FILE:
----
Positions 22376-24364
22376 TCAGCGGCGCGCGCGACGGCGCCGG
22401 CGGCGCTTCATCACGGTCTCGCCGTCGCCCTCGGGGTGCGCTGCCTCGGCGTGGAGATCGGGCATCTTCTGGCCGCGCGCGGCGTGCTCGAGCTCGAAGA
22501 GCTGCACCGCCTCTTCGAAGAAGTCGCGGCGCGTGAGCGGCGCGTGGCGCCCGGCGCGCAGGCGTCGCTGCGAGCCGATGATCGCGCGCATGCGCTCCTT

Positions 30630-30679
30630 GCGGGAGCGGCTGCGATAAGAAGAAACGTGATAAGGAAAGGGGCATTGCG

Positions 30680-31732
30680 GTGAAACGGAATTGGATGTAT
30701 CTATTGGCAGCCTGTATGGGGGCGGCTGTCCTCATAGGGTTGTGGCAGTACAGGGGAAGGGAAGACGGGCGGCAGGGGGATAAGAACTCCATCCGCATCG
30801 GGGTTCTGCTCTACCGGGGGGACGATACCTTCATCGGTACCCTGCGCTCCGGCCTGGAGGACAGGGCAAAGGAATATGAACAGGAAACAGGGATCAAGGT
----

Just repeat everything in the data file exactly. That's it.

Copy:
Positions 22376-24364
22376 TCAGCGGCGCGCGCGACGGCGCCGG
22401 CGGCGCTTCATCACGGTCTCGCCGTCGCCCTCGGGGTGCGCTGCCTCGGCGTGGAGATCGGGCATCTTCTGGCCGCGCGCGGCGTGCTCGAGCTCGAAGA
22501 GCTGCACCGCCTCTTCGAAGAAGTCGCGGCGCGTGAGCGGCGCGTGGCGCCCGGCGCGCAGGCGTCGCTGCGAGCCGATGATCGCGCGCATGCGCTCCTT

Positions 30630-30679
30630 GCGGGAGCGGCTGCGATAAGAAGAAACGTGATAAGGAAAGGGGCATTGCG

Positions 30680-31732
30680 GTGAAACGGAATTGGATGTAT
30701 CTATTGGCAGCCTGTATGGGGGCGGCTGTCCTCATAGGGTTGTGGCAGTACAGGGGAAGGGAAGACGGGCGGCAGGGGGATAAGAACTCCATCCGCATCG
30801 GGGTTCTGCTCTACCGGGGGGACGATACCTTCATCGGTACCCTGCGCTCCGGCCTGGAGGACAGGGCAAAGGAATATGAACAGGAAACAGGGATCAAGGT